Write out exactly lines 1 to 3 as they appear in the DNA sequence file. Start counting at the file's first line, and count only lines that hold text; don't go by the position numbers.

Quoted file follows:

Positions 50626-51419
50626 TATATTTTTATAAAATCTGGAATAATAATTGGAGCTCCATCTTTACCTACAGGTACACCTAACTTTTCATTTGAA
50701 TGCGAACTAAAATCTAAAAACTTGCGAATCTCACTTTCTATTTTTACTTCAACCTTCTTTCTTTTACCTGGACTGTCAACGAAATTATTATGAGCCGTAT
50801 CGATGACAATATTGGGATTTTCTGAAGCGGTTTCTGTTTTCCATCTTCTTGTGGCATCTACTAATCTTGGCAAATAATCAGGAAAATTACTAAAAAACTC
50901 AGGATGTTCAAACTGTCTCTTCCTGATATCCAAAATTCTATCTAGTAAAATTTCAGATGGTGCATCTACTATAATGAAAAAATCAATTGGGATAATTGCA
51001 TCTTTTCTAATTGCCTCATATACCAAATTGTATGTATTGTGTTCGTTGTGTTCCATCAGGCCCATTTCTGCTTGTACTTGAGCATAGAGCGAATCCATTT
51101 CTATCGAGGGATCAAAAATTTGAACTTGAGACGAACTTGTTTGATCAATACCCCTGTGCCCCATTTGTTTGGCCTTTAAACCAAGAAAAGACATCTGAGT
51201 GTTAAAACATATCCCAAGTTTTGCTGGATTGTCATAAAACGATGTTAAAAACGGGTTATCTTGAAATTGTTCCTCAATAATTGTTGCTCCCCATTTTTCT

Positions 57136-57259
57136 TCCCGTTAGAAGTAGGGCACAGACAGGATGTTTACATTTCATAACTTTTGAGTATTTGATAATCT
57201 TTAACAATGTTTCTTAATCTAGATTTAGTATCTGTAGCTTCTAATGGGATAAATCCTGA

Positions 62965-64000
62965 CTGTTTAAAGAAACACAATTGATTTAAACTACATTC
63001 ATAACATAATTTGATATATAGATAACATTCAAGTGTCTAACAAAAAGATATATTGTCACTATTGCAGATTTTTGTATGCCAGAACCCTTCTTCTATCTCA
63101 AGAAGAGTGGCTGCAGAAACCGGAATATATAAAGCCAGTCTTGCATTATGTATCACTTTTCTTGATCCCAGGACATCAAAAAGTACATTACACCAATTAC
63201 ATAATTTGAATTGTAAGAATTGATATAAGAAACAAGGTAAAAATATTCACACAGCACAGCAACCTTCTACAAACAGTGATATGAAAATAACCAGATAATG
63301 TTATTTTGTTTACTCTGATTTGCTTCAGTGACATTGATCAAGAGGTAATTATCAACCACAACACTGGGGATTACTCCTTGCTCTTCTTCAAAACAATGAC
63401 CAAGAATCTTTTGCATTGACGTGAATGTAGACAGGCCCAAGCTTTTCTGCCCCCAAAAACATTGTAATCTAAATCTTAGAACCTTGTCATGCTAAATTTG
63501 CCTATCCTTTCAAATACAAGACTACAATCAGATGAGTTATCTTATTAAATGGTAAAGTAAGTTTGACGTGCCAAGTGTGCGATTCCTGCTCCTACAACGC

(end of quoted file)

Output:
Positions 50626-51419
50626 TATATTTTTATAAAATCTGGAATAATAATTGGAGCTCCATCTTTACCTACAGGTACACCTAACTTTTCATTTGAA
50701 TGCGAACTAAAATCTAAAAACTTGCGAATCTCACTTTCTATTTTTACTTCAACCTTCTTTCTTTTACCTGGACTGTCAACGAAATTATTATGAGCCGTAT